Five Omani banks have been downgraded by Moody’s credit rating agency less than a month after it took a similar move against the country’s credit rating. Moody stated in its report that the affected banks can no longer rely on the government as a safety net if they are caught up in any difficulty because the state coffers have been negatively impacted by low oil prices.
The ratings of the banks downgraded, namely Bank Muscat, Oman Arab Bank, National Bank of Oman, Bank Dhofar and HSBC Bank Oman, are also being reviewed.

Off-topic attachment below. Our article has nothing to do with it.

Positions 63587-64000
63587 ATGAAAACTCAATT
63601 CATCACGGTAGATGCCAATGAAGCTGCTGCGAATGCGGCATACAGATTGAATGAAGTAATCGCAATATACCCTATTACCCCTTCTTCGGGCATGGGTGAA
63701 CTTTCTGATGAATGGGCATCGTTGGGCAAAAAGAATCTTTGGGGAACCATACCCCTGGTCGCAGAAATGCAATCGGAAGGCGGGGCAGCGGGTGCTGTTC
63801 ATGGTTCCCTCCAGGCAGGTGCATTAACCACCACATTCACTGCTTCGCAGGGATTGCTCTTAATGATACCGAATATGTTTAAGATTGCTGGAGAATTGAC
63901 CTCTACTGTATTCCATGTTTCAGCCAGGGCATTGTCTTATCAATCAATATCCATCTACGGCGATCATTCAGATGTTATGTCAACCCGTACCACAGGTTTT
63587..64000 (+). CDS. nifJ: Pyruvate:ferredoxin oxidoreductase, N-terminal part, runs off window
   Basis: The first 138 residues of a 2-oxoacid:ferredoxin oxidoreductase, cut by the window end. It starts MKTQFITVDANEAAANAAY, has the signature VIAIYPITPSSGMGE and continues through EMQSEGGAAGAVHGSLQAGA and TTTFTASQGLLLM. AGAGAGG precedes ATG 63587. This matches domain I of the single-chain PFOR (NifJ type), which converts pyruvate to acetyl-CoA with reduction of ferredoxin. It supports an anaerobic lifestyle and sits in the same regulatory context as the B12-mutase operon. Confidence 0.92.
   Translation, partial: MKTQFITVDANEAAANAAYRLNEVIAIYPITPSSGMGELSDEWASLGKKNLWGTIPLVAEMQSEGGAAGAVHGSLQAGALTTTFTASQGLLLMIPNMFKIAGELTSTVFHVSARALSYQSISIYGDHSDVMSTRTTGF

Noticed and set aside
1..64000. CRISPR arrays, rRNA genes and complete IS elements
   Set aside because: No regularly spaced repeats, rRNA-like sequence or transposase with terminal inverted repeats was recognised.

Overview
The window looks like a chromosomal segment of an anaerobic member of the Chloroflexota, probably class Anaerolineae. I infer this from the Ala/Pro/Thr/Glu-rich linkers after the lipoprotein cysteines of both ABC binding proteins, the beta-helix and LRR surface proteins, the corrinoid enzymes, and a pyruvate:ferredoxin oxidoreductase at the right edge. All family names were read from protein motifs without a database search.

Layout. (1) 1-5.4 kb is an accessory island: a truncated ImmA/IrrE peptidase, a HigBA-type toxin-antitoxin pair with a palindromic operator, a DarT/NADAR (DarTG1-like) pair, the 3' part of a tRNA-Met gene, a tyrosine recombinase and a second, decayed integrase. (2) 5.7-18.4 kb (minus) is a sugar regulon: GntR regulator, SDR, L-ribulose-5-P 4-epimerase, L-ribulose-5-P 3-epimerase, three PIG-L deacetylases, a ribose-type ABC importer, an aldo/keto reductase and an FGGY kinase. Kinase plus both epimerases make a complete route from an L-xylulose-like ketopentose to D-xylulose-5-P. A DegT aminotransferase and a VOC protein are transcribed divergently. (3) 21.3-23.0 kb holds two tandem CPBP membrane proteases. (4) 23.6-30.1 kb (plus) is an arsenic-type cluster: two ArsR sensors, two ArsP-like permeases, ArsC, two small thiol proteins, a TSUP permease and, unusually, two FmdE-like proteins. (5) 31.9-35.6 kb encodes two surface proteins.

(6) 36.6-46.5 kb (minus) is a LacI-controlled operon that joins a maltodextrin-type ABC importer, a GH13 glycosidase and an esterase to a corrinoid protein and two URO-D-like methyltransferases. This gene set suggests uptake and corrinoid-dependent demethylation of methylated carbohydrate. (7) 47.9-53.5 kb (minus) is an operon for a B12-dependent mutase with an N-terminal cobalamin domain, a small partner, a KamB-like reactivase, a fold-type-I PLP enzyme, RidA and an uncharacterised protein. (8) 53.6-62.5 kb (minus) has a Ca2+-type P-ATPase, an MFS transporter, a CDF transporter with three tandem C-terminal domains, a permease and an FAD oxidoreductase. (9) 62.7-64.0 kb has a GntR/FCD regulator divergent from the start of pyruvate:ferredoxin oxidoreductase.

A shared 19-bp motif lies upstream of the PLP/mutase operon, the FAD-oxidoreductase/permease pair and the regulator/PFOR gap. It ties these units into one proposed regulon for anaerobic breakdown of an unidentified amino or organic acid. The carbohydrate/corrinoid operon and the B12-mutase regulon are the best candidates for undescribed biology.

Moody’s decision came as the country records falls in investment, liquidity and consumer confidence in a business environment that continues to get tougher.
Oman is among the many countries that are heavily dependent on oil but the country’s low output compared to its Gulf neighbors and expensive production puts it in a less resistant position against the low oil prices. Moody forecasts a global average benchmark for Brent crude at $33 per barrel in 2016 before rising by $5 in 2017.